Max Perutz and the Secret of Life

* Max Perutz and the Secret of Life ✓ PDF Download by ! Georgina Ferry eBook or Kindle ePUB Online free. Max Perutz and the Secret of Life Max was demanding, passionate and driven but also humorous, compassionate and loving. In 1947, he founded the small research group in which Francis Crick and James Watson discovered the structure of DNA: under his leadership it grew to become the world-famous Laboratory for Molecular Biology. Bernal. In 1940, he was interned and deported to Canada as an enemy alien, only to be brought back and set to work on a bizarre top secret war project. Small in stature, he became a fearless mountain climbe

Max Perutz and the Secret of Life

Author :
Rating : 4.50 (687 Votes)
Asin : 0879697857
Format Type : paperback
Number of Pages : 304 Pages
Publish Date : 2017-06-12
Language : English

DESCRIPTION:

She lives in Oxford. . Georgina Ferry is a former staff editor on New Scientist, and contributor to Radio 4's Science Now. Her books include the acclaimed biography Dorothy Hodgkin: A Life (1998); The Common Thread (2002), with Sir John Sulston) and A Computer Called LEO (2003)

Max was demanding, passionate and driven but also humorous, compassionate and loving. In 1947, he founded the small research group in which Francis Crick and James Watson discovered the structure of DNA: under his leadership it grew to become the world-famous Laboratory for Molecular Biology. Bernal. In 1940, he was interned and deported to Canada as an enemy alien, only to be brought back and set to work on a bizarre top secret war project. Small in stature, he became a fearless mountain climber; drawing on his own experience as a refugee, he argued fearlessly for human rights; he could be ruthless but had a talent for friendship. Few scientists have thought more deeply about the nature of their calling and its impact on humanity than Max Perutz (1914-2002). Born in Vienna, Jewish by descent, lapsed Catholic by religion, he came to Cambridge in 1936 to join the la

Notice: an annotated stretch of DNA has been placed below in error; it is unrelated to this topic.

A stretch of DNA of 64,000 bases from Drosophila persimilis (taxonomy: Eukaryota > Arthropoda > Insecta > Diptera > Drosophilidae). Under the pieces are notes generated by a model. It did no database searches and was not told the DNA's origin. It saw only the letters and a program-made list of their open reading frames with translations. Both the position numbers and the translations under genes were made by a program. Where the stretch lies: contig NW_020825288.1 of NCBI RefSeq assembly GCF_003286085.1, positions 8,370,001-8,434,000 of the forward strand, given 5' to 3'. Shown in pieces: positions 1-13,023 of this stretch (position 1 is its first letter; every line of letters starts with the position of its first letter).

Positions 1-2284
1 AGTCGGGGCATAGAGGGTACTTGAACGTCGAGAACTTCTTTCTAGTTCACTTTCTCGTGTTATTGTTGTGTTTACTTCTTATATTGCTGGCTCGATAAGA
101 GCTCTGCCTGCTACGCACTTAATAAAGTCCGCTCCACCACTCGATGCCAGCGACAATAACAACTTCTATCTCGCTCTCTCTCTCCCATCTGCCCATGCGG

"A Determined Researcher, A Brilliant Organizer" according to Rob Hardy. Max Perutz used to say that he was famous, but that few people knew what it was he was famous for. His name may not resonate with household familiarity, but he was a Nobel laureate for his work on the structure of hemoglobin and was enormously influential in organizing other scientists working in what was then a new field of molecular biology. He died in 2002, working up until his last days, and although he was an accomplished writer, he didn't get around to writing an autobiography because he consciously decided that his time was best spent researching instead. Now there is a fine biography that will help readers apprec. A wonderful life This is a lovely biography of a wonderful man. This review does not show an Amazon purchase tag because I was loaned this book by a man who was one of Max's students. His life teaches us why science, pure science not the rent seeking behavior on exhibit at the East Anglia University, can provide a satisfying career, whether or not one is recognized with public rewards. Max Perutz grew up the somewhat sickly son of a Jewish textile manufacturing family. They were quite secularized and like many Jews of the time and place, were slow to recognize the danger of the Nazis. Still, by some good luck, Max ended up in England whe

As the official biographer, Ferry has handled Perutz s mix of vanity and self-deprecation, vicious critique and devoted admiration, diplomatically, reporting not judging. Whether dealing with personal matters or explaining the science, Ferry handles the subject matter with ease and clarity. Ferry takes Perutz s career through to the end of his life with his work on the amyloid associated with Alzheimer s disease. The Quarterly Review of Biology --The Quarterly Review of Biology . Nature Medicine --NatureFerry does a superb job of using the correspondence, archival sources, interviews, and other traditional tools of biography writingTeachers of undergraduates will treasure this book for the rich coverage of the birth of molecular biology and the circumstances that made it possible. The result is an engaging, beautifully written book deserving a place on the shelf of everyone who likes to read about science and scientists. On all counts, Ferry s beautifully written book meets

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